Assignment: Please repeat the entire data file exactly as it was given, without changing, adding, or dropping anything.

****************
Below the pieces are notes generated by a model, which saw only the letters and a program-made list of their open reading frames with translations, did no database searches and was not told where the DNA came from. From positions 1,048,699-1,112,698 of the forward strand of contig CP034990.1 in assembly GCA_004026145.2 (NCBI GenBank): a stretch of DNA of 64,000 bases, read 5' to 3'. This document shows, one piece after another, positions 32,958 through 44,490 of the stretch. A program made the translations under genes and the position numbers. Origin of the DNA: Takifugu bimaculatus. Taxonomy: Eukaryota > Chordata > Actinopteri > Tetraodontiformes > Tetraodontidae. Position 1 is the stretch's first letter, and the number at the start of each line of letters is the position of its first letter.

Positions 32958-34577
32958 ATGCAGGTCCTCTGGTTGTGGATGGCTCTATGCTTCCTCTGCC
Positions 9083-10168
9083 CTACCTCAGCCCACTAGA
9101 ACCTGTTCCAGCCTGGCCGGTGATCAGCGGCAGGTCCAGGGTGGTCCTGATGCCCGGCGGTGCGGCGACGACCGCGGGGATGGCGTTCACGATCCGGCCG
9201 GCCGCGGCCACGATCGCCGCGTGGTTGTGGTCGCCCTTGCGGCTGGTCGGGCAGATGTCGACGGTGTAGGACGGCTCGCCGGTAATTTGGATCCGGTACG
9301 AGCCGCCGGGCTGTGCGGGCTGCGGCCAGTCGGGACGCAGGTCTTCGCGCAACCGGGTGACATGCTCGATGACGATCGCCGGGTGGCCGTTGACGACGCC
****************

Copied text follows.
Below the pieces are notes generated by a model, which saw only the letters and a program-made list of their open reading frames with translations, did no database searches and was not told where the DNA came from. From positions 1,048,699-1,112,698 of the forward strand of contig CP034990.1 in assembly GCA_004026145.2 (NCBI GenBank): a stretch of DNA of 64,000 bases, read 5' to 3'. This document shows, one piece after another, positions 32,958 through 44,490 of the stretch. A program made the translations under genes and the position numbers. Origin of the DNA: Takifugu bimaculatus. Taxonomy: Eukaryota > Chordata > Actinopteri > Tetraodontiformes > Tetraodontidae. Position 1 is the stretch's first letter, and the number at the start of each line of letters is the position of its first letter.

Positions 32958-34577
32958 ATGCAGGTCCTCTGGTTGTGGATGGCTCTATGCTTCCTCTGCC
Positions 9083-10168
9083 CTACCTCAGCCCACTAGA
9101 ACCTGTTCCAGCCTGGCCGGTGATCAGCGGCAGGTCCAGGGTGGTCCTGATGCCCGGCGGTGCGGCGACGACCGCGGGGATGGCGTTCACGATCCGGCCG
9201 GCCGCGGCCACGATCGCCGCGTGGTTGTGGTCGCCCTTGCGGCTGGTCGGGCAGATGTCGACGGTGTAGGACGGCTCGCCGGTAATTTGGATCCGGTACG
9301 AGCCGCCGGGCTGTGCGGGCTGCGGCCAGTCGGGACGCAGGTCTTCGCGCAACCGGGTGACATGCTCGATGACGATCGCCGGGTGGCCGTTGACGACGCC